Jump to content


From Wikipedia, the free encyclopedia
(Redirected from Armory (military))
View of the Entrance to the Arsenal, by Canaletto, 1732
Cannons and mortars of Napoleon's army exhibited along the wall of the Kremlin Arsenal
The Royal Armoury, Leeds
Armory of Swiss Guard
The Kansas Army National Guard armory in Concordia, Kansas, is a typical building used for the National Guard programs in the United States.

An arsenal is a place where arms and ammunition are made, maintained and repaired, stored, or issued, in any combination, whether privately or publicly owned. Arsenal and armoury (British English) or armory (American English)[1][2] are mostly regarded as synonyms, although subtle differences in usage exist.

A sub-armory is a place of temporary storage or carrying of weapons and ammunition, such as any temporary post or patrol vehicle that is only operational in certain times of the day.[3]


The term in English entered the language in the 16th century as a loanword from French: arsenal, itself deriving from the term Italian: arsenale, which in turn is thought to be a corruption of Arabic: دار الصناعة, dār aṣ-ṣināʿa, meaning "manufacturing shop".[4][5][6][7][8][9]


A lower-class arsenal, which can furnish the materiel and equipment of a small army, may contain a laboratory, gun and carriage factories, small-arms ammunition, small-arms, harness, saddlery tent and powder factories; in addition, it must possess great storehouses. In a second-class arsenal, the factories would be replaced by workshops. The situation of an arsenal should be governed by strategic considerations. If of the first class, it should be situated at the base of operations and supply, secure from attack, not too near a frontier, and placed so as to draw in readily the resources of the country. The importance of a large arsenal is such that its defences would be on the scale of those of a large fortress.

In the early 21st century, the term "floating armoury" described a ship storing weapons to be supplied to merchant vessels in international waters subject to piracy, so that the weapons do not enter territorial waters where they would be illegal.

Operational subdivision[edit]

The branches in a great arsenal are usually subdivided into storekeeping, construction and administration:

  • Under storekeeping the arsenal should have the following departments and stores: Departments of issue and receipt, pattern room, armoury department, ordnance or park, harness, saddlery and accoutrements, camp equipment, tools and instruments, engineer store, timber yard, breaking-up store, and unserviceable store.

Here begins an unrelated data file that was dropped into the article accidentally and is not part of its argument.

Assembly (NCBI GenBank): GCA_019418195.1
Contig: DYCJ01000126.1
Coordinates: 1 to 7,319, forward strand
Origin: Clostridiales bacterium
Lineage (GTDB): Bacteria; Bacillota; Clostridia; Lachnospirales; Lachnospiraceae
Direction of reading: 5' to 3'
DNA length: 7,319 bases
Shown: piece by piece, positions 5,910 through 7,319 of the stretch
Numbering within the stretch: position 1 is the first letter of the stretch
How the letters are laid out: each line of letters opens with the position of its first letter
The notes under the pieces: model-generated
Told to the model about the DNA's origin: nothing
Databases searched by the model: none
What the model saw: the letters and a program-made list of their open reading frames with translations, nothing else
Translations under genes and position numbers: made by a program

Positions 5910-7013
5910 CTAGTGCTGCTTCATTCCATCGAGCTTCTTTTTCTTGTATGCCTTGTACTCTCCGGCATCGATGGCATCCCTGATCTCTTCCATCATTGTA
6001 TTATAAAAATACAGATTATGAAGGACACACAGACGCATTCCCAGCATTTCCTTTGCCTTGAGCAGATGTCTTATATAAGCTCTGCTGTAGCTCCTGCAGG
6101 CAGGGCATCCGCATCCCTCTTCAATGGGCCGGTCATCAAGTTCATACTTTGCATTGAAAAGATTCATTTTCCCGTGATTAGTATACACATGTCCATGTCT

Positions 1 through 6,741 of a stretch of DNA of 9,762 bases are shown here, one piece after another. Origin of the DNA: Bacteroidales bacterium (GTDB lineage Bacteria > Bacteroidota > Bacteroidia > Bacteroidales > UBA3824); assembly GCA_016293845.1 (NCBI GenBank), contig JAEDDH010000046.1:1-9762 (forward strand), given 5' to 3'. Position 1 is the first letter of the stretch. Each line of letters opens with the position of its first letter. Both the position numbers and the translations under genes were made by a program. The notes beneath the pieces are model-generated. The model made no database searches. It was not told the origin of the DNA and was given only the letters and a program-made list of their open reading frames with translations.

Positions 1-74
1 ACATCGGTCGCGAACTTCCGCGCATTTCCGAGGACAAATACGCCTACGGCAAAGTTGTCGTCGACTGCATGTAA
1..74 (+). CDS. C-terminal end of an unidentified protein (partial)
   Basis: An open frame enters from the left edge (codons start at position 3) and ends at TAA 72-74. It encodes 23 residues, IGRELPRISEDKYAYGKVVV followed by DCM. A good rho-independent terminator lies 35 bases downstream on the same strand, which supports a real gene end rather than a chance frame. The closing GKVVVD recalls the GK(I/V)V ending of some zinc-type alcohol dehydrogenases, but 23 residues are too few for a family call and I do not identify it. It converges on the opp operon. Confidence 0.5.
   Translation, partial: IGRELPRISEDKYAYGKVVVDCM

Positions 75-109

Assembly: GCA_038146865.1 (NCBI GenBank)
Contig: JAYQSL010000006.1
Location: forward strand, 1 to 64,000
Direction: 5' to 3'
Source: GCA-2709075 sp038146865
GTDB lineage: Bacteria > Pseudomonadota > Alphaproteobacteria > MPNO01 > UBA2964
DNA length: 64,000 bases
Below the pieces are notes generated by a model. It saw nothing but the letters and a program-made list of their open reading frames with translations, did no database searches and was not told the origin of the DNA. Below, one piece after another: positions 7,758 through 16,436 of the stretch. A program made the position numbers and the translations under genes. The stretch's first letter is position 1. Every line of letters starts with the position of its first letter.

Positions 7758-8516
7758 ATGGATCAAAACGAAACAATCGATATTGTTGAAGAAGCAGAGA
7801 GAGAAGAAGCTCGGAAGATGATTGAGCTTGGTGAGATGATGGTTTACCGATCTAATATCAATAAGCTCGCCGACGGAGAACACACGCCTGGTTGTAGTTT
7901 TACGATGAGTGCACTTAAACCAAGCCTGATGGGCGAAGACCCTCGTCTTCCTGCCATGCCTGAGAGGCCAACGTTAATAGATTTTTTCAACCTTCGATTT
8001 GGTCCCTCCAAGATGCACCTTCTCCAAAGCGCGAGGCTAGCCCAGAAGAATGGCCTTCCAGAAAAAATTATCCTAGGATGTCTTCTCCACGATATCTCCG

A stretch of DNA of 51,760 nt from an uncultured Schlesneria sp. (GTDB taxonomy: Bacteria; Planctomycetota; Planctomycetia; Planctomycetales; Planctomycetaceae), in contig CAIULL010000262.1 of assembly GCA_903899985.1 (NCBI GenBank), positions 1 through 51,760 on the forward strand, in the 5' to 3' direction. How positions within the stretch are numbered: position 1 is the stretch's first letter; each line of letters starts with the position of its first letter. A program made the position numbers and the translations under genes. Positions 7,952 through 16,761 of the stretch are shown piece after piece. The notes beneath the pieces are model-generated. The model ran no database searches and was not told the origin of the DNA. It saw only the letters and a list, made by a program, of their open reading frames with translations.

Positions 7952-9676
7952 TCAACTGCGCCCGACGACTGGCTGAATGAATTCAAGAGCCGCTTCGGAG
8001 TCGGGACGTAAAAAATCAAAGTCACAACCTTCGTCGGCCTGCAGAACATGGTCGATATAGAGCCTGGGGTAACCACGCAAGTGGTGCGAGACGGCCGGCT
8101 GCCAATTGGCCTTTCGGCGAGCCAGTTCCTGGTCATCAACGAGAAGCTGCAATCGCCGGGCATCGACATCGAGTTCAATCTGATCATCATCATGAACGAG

• Under construction: Gun factory, carriage factory, laboratory, small arms factory, harness and tent factory, gunpowder factory, etc. In a second-class arsenal there would be workshops instead of factories.
  • Under the head of administration would be classed the chief director of the arsenal, officials military and civil, non-commissioned officers and military artificers, civilian foremen, workmen and laborers, with the clerks and writers necessary for the office work of the establishments.[10]

In the manufacturing branches are required skill, and efficient and economical work, both executive and administrative; in the storekeeping part, good arrangement, great care, thorough knowledge of all warlike stores, both in their active and passive state, and scrupulous exactness in the custody, issue and receipt of stores. Frederick Taylor introduced command and control techniques to arsenals, including the U.S.'s Watertown Arsenal (a principal center for artillery design and manufacture) and Frankford Arsenal (a principal center for small arms ammunition design and manufacture).[10]

See also[edit]


  1. ^ Soanes, Catherine and Stevenson, Angus (ed.) (2005). Oxford Dictionary of English, 2nd Ed., revised, Oxford University Press, Oxford, New York, p. 85. ISBN 978-0-19-861057-1.
  2. ^ The English barrister and heraldist Arthur Charles Fox-Davies meant that the spelling without a u was never used for weapons but only used for armory in the meaning of the science of coats of arms, which is a part of heraldry, in his book The Art of Heraldry: An Encyclopædia of Armory (1904), p. 1
  3. ^ Firearms, Idaho Department of Correction, 2010, p. 2, archived from the original on 2016-12-24, retrieved 2014-06-12
  4. ^ "Definition of arsenal – Oxford Dictionaries (British & World English)". Oxford Dictionary of English. Archived from the original on July 16, 2012.
  5. ^ "Define Arsenal at Dictionary.com". Reference.com.
  6. ^ "American Heritage Dictionary Entry: arsenal". The American Heritage Dictionary of the English Language.
  7. ^ "Online Etymology Dictionary". Online Etymology Dictionary.
  8. ^ "Definition of "arsenal" – Collins English Dictionary". Collins English Dictionary.
  9. ^ "Arsenal – Definition and More from the Free Merriam-Webster Dictionary". Merriam-Webster.
  10. ^ a b Public Domain One or more of the preceding sentences incorporates text from this source, which is in the public domain: Chisholm, Hugh, ed. (1911). "Arsenal" . Encyclopædia Britannica. Vol. 02 (11th ed.). Cambridge University Press. pp. 650 to 651.

External links[edit]

 This article incorporates text from a publication now in the public domainChisholm, Hugh, ed. (1911). "Arsenal". Encyclopædia Britannica (11th ed.). Cambridge University Press.